Cassie Looks Back On Her Work With Wiz Khalifa & Rick Ross

posted Friday April 19 ,2013 at 01:00PM CDT | 11 comments

Cassie Looks Back On Her Work With Wiz Khalifa & Rick Ross

Exclusive: Cassie recalls the relatively quick process behind her recent "RockaByeBaby" mixtape and getting features from Rick Ross, Fabolous and others.

For many, a major project release from Cassie has been way overdue. We all remember back in 2006 when the R&B songstress caught lightning in a bottle with the Ryan Leslie-produced single, “Me & U,” which instantly captivated listeners—one of them being Rap mogul Diddy—and eventually landed her a record deal with Bad Boy.

The time between her self-titled debut album and her follow up album (to be released later this year) has been a lengthy one, but Cassie’s recent mixtape release of her New Jack City-inspired RockaByeBaby already has the masses buzzing days after the release. You can argue whether or not the mixtape constitutes as a “comeback,” but even the thought of new material coming from the 26-year-old has made enough people turn heads and give heed to the 13-track project—which, by the way, features a Keisha-influenced, mean-mugging, gun-wavering Cassie on the project’s cover.

With her new album on the way and a fresh mixtape in the books, we caught up with Cassie during the aftermath of her mixtape release date, and discussed her move to the West Coast, her updated status with longtime collaborator, Ryan Leslie, and what a “bad bitch” really is through her eyes.

HipHopDX: How are you feeling today? It’s a big day.

Cassie: I feel really good. I’m excited and a little bit tired, because I worked straight to the end. [I worked] all the way to last night. I’m so tired, but I feel really good about it. I’m excited that people are going to get a chance to hear it.

DX: Did you sleep at all last night?

Cassie: A little bit in between phoners. The tape is definitely where I want it to be. I can’t even complain.

How Moving To LA Influcenced Cassie’s Music

DX: How has that transition moving to LA been for you? You’re typically an East Coast girl.

Cassie: It’s good. I’m definitely an East Coast girl, 100%. I’m from Connecticut, and I lived in New York for eight years but I’m getting used to it. I got a lot of work done out here, and I did the whole ‘tape here over the past nine or 10 months. It’s been a cool transition. I’ve been really working.

DX: Has moving and travelling inspired your music at all?

Cassie: Yeah, I shot both the “Numb” and “Paradise” videos in LA. With “Paradise,” I finished the record and then got Wiz [Khalifa] on the record. It just really reminded me of the Cali vibe to it. That’s how I kind of wanted to keep the video. Even though the mixtape is not about New Jack City, it’s been inspired by New Jack City, which is in New York. It’s like I brought two elements of my life together in LA and New York.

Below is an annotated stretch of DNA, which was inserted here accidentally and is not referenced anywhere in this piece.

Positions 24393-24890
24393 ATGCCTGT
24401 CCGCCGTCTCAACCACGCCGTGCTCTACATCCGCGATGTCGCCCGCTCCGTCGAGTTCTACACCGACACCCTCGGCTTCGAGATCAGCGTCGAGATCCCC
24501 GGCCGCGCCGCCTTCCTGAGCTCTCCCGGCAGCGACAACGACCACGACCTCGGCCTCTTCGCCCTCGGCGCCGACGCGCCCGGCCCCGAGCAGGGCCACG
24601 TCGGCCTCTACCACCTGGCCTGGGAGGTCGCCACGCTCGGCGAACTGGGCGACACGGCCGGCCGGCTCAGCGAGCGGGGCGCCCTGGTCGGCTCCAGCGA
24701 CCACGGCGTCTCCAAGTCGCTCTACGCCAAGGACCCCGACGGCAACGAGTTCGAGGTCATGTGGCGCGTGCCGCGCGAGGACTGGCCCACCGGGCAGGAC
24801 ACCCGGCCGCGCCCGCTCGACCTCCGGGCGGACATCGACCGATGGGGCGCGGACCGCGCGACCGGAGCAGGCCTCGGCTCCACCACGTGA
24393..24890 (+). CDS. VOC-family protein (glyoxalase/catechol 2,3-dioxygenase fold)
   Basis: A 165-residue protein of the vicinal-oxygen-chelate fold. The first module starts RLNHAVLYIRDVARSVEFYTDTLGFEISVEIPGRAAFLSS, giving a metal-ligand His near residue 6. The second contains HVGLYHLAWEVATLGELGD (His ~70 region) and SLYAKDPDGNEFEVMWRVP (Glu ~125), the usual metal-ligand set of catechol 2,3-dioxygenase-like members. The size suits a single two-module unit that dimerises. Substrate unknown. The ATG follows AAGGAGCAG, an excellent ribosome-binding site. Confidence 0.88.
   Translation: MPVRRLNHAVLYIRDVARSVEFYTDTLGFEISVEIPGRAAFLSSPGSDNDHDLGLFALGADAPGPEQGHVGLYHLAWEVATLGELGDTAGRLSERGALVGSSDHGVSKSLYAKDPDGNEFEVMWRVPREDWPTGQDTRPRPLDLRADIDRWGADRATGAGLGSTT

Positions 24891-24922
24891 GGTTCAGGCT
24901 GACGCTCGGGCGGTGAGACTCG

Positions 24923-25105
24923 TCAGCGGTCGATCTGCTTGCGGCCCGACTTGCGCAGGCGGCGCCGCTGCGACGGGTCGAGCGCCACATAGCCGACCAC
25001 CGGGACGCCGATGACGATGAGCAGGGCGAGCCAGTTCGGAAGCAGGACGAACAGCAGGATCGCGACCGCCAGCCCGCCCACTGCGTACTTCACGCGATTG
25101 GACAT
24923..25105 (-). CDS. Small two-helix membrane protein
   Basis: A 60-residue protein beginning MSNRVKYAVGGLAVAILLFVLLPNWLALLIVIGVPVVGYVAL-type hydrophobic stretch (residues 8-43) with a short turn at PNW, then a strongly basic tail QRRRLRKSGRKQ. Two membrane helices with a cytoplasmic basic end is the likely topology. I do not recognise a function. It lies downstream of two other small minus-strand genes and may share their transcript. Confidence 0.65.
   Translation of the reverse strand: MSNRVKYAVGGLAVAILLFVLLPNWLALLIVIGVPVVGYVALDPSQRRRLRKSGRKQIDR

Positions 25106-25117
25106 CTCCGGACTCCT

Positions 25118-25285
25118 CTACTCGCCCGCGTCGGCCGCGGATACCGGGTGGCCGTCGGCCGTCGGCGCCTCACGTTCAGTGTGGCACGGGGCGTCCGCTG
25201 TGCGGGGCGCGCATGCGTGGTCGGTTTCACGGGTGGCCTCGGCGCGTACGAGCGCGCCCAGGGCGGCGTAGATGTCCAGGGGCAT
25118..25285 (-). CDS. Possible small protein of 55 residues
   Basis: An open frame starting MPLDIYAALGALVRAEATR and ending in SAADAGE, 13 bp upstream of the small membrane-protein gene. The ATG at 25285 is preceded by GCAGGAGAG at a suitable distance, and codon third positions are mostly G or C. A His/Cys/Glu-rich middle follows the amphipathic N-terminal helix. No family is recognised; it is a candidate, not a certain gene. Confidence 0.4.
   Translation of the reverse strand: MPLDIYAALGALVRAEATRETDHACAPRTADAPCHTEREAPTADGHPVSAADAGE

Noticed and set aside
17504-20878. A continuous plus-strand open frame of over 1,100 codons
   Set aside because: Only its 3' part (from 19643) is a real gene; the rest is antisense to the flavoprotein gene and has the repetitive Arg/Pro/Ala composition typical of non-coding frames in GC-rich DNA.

DX: You look pretty badass on that mixtape cover.

Cassie: Thank you. It was so crazy how it all came together. I shot that with one of my good friends.

DX: What about the other cover where you were in the middle while being surrounded by dudes with guns?

Cassie: We used that picture as an announcement picture. But that was when I was in Kingston, Jamaica a little bit after the New Year. We went with the cool soundclash thing where they have all these different guys who play their favorite records for like the first three seconds, and then the crowd goes crazy. That’s actually what I walked through in Kingston with these guys. It’s like a teaser.

DX: What’s your favorite record on the ‘tape?

Cassie: Oh, good question. I have a lot of favorites. I mean, everyone for a different reason but my favorite one that has just me on it is “RockAByeBaby.” Another is “Do My Dance” with Too $hort, “Paradise”—I love all of the records.

DX: I was really feeling that “Bad Bitches” record.

Cassie: Oh yeah! I always forget to say “Bad Bitches” because it’s at the end. A lot of people been playing it here and it’s in the past few clubs that we’ve been to and it’s really a lot different than the rest of the ‘tape but I think it’s dope.

DX: What’s your definition of a “bad bitch?”

Cassie: Oh man, it’s the confidence, the go-getter. A confident woman that has her own and wants what she wants and go gets what she wants.

DX: Would you describe yourself as one?

Cassie: Yeah, I mean women don’t really want to call themselves a bitch. [Laughs.]

DX: But if you put the word “bad” in front of it then it sounds cooler.

Cassie: I think a bad bitch can be a sexy woman, too. Both men and women can reckon what a bad bitch can be. I’ll take it.

DX: So the mixtape dropped today, and even though you did drop records here and there along with the tape, would you say you went through somewhat of a brief hiatus over the past few years?

Cassie: You could say that in some ways. I’ve had my times where I’ve disappeared for a little bit. Even when I disappeared I was always working and recording. That ultimate goal is to find the right record for you. Sometimes people are way easier on them than others. They know what they want and they put it out. It’s just a completely different sequence of events. I just really took my time with it and tried to find my sound and where I wanted to fit in the music industry. I threw out records like “Official Girl” and “King of Hearts” that were all in a lane where I wanted to be in. Some things work out differently, and I’m glad it worked out the way it did because it got me to now and I’m making the ‘tape and I’m excited